Hydraulic Fracturing Is a Win-Win for the Environment

March 14, 2012

The recent discovery of vast deposits of oil and natural gas trapped in shale rock formations has revolutionized our nation's short-term, mid-term, and long-term energy outlook.  At the same time, new technological advancements in hydraulic fracturing (also known as "fracking") and directional drilling have made recovery of shale gas and shale oil extremely economical, says James M. Taylor, a senior fellow with the Heartland Institute.

Since these new hydraulic fracturing technologies hit the oil and natural gas fields a few years ago, natural gas production has risen sharply and natural gas prices have fallen dramatically.

  • Natural gas production, for example, rose 50 percent in a single year from 2008 to 2009.
  • Natural gas production costs, meanwhile, have fallen 50 percent since 2008.
  • Regarding oil, most U.S. oil reserves are located beneath federal lands that are off-limits to exploration and production, so proven reserves have risen "only" 10 percent since 2008.

The production of oil and natural gas through hydraulic fracturing techniques is revitalizing state and local economies from the pain of the 2008-2012 economic downturn.

  • As a result of oil fracking in North Dakota's Bakken Shale formation, unemployment in the state is hovering around 3 percent and recent high school graduates can earn six-figure incomes in the oil fields.
  • In Texas, where fracking is a primary reason Texas is leading the nation in oil and natural gas production, the state saw substantial job growth even during the recession.
  • More than 40 percent of the jobs created during the recession were created in Texas.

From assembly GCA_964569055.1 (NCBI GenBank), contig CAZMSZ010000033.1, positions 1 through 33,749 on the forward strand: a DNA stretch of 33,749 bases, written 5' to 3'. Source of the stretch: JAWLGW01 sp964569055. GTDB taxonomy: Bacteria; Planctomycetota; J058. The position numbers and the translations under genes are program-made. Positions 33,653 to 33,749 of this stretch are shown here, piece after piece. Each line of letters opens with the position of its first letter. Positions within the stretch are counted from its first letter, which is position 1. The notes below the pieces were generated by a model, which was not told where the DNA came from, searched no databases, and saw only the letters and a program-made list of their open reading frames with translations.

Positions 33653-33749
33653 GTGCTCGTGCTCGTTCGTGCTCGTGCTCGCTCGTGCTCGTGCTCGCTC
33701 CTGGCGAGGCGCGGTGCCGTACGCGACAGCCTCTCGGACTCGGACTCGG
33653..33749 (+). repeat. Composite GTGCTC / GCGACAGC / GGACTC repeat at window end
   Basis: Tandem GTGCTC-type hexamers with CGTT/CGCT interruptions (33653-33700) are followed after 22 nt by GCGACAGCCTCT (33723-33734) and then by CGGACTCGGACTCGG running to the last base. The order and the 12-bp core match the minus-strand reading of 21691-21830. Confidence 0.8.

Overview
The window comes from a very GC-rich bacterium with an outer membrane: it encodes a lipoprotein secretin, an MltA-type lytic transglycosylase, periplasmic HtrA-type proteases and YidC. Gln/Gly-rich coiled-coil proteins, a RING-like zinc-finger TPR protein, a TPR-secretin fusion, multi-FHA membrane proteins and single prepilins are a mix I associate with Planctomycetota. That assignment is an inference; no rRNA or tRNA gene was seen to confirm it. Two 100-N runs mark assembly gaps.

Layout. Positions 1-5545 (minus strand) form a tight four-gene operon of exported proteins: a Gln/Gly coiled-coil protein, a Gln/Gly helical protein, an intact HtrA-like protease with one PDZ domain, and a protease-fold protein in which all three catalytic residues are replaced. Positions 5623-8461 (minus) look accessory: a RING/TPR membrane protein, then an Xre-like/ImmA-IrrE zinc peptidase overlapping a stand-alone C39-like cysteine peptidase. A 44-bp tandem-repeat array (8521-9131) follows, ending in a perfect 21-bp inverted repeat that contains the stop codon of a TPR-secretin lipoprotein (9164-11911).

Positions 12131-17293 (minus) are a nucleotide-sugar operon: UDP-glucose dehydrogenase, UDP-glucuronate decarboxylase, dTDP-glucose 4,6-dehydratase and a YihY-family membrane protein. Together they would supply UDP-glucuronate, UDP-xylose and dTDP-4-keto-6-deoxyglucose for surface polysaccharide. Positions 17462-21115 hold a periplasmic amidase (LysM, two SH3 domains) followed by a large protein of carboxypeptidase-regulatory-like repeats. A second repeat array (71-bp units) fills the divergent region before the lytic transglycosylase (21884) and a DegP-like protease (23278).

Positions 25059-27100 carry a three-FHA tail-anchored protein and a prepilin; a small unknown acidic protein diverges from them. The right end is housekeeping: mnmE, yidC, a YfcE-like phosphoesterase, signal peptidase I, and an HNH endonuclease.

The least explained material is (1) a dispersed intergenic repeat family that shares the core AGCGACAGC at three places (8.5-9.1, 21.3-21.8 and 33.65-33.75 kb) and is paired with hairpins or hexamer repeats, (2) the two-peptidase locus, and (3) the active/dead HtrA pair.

Without hydraulic fracturing, none of this newfound energy abundance and regional economic strength would be possible.

Natural gas also provides low-emission electricity.  Indeed, natural gas power cuts carbon dioxide emissions in half versus coal power plants, and it cuts the Six Principal Pollutants tracked by Environmental Protection Agency by approximately 90 percent relative to coal.

Many environmental activists are concerned that fracking may harm air and water quality, but these fears are unfounded.  By unlocking vast new natural gas reserves, fracking is playing a major role in environmental improvement, allowing for the affordable generation of electricity with only a small fraction of the emissions produced by coal-fired power plants.  Hydraulic fracturing presents a win-win situation for the economy and the environment.

Source: James M. Taylor, "Hydraulic Fracturing," Heartland Institute, March 6, 2012.

For text:

http://heartland.org/policy-documents/backgrounder-hydraulic-fracturing-0

 

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